Saturday, May 7, 2016
*403. TOTS IN STOTS: Life as a Soldier’s Kid in Clark Field
CHILDREN GO WHERE I SEND THEE. A military officer and his wife, hold their Pampanga-born twin babies in front of their Stotsenburg quarters. It was a challenge to raise kids in a camp before it became an urbanized, self-contained community in the 1970s. ca. 1920s.
The expansive sawgrass-carpetted land northwest of Kuliat that soldiers of the U.S. Army claimed in 1902 and later named Fort Stotsenburg had, by the 1920s, become a liveable place with a growing reputation as a preferred assignment by military servicemen. The camp became a self-contained community with many amenities that improved immensely its social environment.
Many American officers were given the privilege to bring over their families to the Philippines and reside inside the camp, helping them ward off homesickness and boredom. In 1909, there were just about 95 dependent children of both American officers and enlisted men, but by the mid-1930s, almost all of the American officers came with their wives and children. The birth of American babies further increased the child population, posing several issues such as finding domestic helps as well as establishing a school system on-base.
There was no problem looking for nannies, as labor was plentiful and affordable. American officers’ wives not only had Chinese cooks, gardeners, lavanderas at their employ, but also had Filipino, Japanese or Chinese nannies and nurses to look after their babies and toddlers. When the sun went down at the camp, nannies would take their wards to the Officers’ Line (now the Parade grounds) for their regular afternoon promenade, a leisurely stroll likened to a veritable “march of nations”.
In the course of the year, a program of events was planned for the amusement and social entertainment of Stotsenburg children—ranging from birthday parties, elaborate picnics, aircraft rides at Kindley Field, animal and pet shows, to Santa’s visit every December. Christmas trees were shipped from the U.S. and were set up on the porches, which kids then decorated.
Schooling of kids proved to be a challenge in the early years of the camp as there were not enough students to warrant a full-time school. The post chapel, in the 1900s, served as a school house, and there was also a separate school for the children of African-American soldiers by 1922. Tutors were employed to teach five grades in one room , including a certain Miss Edmonds who was hired after a fruitless stint at a local Filipino school.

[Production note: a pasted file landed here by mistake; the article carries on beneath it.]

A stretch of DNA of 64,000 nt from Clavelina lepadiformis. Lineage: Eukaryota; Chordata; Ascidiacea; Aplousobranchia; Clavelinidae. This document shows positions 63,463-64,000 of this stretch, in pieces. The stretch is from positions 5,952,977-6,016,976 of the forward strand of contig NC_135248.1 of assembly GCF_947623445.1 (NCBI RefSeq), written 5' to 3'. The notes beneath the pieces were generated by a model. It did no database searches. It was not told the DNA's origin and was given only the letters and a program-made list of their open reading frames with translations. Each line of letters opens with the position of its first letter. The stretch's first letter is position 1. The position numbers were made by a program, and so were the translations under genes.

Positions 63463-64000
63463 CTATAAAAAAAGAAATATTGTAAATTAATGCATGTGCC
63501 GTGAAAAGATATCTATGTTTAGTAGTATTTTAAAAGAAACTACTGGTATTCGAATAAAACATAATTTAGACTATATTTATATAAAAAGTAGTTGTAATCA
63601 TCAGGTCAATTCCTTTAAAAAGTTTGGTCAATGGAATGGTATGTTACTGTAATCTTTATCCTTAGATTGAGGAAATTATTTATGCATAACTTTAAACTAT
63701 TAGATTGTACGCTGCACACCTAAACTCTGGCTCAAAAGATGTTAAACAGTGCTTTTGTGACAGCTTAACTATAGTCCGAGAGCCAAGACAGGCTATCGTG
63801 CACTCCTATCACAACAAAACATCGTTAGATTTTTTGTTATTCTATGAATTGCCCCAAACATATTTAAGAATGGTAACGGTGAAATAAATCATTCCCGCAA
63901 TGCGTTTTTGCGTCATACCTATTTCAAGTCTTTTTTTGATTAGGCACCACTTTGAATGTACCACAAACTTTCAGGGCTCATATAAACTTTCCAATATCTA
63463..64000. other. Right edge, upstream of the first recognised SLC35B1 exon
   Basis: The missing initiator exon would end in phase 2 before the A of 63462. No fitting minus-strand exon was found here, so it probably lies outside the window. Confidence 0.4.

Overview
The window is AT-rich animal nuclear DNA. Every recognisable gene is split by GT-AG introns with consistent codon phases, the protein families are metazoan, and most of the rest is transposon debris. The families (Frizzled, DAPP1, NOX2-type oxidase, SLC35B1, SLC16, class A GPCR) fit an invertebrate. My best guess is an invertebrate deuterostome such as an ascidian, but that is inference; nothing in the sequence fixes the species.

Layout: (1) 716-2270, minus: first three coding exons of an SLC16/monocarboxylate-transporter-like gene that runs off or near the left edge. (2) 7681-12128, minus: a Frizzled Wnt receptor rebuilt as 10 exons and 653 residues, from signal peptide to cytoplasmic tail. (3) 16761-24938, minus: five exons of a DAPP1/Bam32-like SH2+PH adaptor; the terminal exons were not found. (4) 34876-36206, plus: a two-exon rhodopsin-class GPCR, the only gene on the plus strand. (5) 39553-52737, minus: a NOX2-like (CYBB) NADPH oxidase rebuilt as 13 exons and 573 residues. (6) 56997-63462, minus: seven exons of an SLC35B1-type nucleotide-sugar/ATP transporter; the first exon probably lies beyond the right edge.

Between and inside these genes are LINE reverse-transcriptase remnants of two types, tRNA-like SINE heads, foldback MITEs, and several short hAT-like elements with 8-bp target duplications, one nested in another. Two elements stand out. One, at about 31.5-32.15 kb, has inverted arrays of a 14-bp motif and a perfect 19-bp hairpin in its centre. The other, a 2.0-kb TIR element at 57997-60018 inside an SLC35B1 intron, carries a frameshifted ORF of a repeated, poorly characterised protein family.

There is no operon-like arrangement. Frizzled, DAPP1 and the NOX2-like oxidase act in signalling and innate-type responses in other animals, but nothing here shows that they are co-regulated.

Two schools were built inside the camp in the 1920s—the 4-room Dean C. Worcester School (1925) and the Leonard Wood School (1929) which offered instructions from Grades 1-12. The schools flourished until the early 1930s.
It was only after World War II that the base went on a school-building spree, including an array of secondary schools for dependents. In 1949, the first Clark Elementary School for grades 1-8 was constructed near the site of the future Wurtsmith/Wagner High School site. Six sawali buildings housed Grades 9-12. Eight teachers from the U.S. arrived in June 1949 to complete the faculty.
The Clark Dependents’ School, which started in 1950, evolved into the Wurtsmith School that offered both elementary and high school level education The new Wurtsmith Memorial High School building was opened in 1961, and was designed for “tropical teaching and learning” (it was air-conditioned). On the other hand, Wagner High School, named after the WWII pilot Lt. Col. Boyd David Wagner, was inaugurated in October 1962.
During school breaks, parents enrolled their hyperactive kids at the Hobby Shop that taught arts and craft subjects like pottery and leather-tooling. Other air force kids favored swimming and going to the outdoor theaters to while their time away.
Sadly, many of these places closely associated with the growing up years of American children in the heyday of Clark, are all gone, devastated by the great eruption of Mount Pinatubo. So, too, are the children who once had a run of the place—they have moved on, with many returning home to America as adults, fathers, mothers, grandparents themselves. But for many of them, a part of their childhood remains in a once-mighty military base that became their temporary home far, far away--Pampanga’s Clark Air Base.